Waltz with Bashir
Ari Folman | Israel, France, Germany | 2008 | 87 min | HE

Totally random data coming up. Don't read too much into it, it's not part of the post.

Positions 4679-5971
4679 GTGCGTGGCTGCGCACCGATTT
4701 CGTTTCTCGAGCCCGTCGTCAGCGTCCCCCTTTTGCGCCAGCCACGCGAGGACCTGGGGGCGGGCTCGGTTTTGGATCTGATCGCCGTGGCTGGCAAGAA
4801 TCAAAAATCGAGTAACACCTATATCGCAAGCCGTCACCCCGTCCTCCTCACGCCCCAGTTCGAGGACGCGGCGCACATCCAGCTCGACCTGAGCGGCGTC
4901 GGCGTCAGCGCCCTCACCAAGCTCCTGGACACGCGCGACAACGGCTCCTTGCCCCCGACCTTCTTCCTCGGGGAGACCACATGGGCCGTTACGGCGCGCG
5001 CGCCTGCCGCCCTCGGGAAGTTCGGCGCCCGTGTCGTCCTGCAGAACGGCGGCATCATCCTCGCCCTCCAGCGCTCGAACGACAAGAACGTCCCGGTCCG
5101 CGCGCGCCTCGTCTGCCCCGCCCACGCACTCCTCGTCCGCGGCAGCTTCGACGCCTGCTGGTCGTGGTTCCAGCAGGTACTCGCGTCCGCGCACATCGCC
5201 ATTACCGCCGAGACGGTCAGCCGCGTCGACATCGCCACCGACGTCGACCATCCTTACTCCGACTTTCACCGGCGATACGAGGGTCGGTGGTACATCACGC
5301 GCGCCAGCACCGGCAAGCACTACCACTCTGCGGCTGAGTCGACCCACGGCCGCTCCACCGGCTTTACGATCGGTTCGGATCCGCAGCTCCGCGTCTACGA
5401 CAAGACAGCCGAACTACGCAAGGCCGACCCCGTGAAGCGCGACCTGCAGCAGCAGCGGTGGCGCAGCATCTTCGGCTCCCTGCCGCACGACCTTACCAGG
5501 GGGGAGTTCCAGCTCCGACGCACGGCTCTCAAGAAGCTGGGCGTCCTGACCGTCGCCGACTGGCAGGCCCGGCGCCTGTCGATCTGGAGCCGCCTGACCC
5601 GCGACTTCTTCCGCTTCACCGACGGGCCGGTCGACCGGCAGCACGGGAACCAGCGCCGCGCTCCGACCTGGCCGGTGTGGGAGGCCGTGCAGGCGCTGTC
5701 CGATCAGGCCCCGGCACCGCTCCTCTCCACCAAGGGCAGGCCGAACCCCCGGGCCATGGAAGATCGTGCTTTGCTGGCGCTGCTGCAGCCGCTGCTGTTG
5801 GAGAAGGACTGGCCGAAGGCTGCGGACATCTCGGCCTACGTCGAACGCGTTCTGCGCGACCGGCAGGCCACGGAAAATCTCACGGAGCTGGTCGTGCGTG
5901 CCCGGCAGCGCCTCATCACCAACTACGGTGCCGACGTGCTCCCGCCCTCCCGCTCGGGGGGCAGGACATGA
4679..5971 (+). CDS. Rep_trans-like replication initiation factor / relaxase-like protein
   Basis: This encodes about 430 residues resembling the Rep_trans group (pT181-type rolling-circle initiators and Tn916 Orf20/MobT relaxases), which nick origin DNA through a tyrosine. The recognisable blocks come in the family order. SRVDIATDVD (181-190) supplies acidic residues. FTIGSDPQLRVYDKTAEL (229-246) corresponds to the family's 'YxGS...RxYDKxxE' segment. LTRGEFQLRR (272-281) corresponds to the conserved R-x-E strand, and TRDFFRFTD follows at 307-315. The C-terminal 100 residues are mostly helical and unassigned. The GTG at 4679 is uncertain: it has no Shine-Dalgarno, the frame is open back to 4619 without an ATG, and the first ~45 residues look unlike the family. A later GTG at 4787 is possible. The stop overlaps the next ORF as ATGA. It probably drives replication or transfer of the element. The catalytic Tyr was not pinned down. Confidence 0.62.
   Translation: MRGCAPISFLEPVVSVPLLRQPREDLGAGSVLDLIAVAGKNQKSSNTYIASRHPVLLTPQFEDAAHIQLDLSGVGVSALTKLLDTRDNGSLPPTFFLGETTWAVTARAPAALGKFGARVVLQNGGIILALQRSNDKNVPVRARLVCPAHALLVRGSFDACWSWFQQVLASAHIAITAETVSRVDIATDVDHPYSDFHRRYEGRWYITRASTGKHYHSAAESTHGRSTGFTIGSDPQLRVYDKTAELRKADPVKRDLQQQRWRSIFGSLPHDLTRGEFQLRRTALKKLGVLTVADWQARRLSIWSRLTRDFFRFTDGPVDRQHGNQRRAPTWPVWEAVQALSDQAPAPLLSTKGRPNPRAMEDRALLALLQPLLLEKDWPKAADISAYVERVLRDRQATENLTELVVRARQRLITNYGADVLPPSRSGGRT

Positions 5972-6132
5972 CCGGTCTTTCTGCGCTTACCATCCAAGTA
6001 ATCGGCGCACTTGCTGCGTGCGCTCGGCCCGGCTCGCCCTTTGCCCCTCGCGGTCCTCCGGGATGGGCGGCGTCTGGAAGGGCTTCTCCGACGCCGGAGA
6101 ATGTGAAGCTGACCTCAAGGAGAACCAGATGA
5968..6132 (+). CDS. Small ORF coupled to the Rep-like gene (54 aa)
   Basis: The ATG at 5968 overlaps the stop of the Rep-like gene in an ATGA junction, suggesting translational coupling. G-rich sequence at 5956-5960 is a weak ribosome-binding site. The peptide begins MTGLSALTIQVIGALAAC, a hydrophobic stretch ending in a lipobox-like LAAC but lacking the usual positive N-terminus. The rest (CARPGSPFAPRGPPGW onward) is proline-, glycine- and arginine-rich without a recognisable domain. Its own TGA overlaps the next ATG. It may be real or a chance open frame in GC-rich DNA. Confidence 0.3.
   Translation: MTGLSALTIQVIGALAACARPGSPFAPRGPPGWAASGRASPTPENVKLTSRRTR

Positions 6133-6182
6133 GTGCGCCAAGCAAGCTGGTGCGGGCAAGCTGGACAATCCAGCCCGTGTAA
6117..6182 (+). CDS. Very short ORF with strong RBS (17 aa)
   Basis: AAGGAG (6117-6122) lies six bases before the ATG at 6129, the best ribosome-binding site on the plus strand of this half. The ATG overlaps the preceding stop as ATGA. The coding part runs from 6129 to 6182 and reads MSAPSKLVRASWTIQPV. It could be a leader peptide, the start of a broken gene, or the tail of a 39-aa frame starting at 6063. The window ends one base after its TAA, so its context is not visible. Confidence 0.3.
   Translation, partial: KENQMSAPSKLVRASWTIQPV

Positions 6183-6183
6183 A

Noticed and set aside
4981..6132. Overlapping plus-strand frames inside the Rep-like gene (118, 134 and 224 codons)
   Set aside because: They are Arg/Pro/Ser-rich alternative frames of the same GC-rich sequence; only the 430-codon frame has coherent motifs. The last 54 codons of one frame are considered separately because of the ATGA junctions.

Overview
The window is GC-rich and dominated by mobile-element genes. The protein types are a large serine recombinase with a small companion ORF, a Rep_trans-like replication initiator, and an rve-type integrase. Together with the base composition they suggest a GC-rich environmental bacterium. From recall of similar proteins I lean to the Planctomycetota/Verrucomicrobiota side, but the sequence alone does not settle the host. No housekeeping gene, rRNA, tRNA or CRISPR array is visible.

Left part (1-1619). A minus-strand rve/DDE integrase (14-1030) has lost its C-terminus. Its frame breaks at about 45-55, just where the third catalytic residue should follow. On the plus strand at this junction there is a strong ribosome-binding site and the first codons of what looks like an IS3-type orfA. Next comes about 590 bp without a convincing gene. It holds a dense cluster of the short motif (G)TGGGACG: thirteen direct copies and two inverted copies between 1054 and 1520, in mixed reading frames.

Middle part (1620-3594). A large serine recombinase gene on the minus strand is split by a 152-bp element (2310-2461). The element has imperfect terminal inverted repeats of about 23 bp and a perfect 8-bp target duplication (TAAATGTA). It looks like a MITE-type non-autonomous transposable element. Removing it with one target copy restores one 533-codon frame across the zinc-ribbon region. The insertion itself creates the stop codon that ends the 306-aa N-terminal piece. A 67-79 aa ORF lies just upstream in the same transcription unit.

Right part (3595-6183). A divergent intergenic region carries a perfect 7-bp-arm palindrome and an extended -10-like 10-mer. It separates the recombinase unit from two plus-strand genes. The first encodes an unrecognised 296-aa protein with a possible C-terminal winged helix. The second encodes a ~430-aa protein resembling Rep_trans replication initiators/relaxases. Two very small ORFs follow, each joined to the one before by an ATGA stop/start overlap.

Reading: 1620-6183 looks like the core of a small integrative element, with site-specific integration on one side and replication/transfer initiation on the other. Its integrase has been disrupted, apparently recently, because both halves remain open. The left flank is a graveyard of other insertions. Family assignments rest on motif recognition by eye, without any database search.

Although Ari Folman’s film Waltz with Bashir premiered more than 10 years ago, this suggestive story is so unforgettable that many viewers remember it vividly to this day. It was screened in the official competition selection at the Cannes Festival, won dozens of awards and was nominated for dozens more, including an Oscar. Folman balances between multiple genres – his film is a documentary, an autobiographical story and a psychological and war drama. Its main protagonist is the director himself, who, as a 19-year-old soldier of the Israel Defense Forces, took part in the First Lebanon War in 1982. The film reconstructs his memory – in later life, Folman approaches other veterans, asking them to help him find his memories of savage massacres in Palestinian refugee camps Sabra and Shatila. In its time, the film resonated with another Middle Eastern autobiographical film, Persepolis. Unlike its director Marjane Satrapi, Folman is more thorough in his documentary approach. But his film can also stir the emotions of its viewers who see a gruesome world that they had only a faint (or no) idea existed.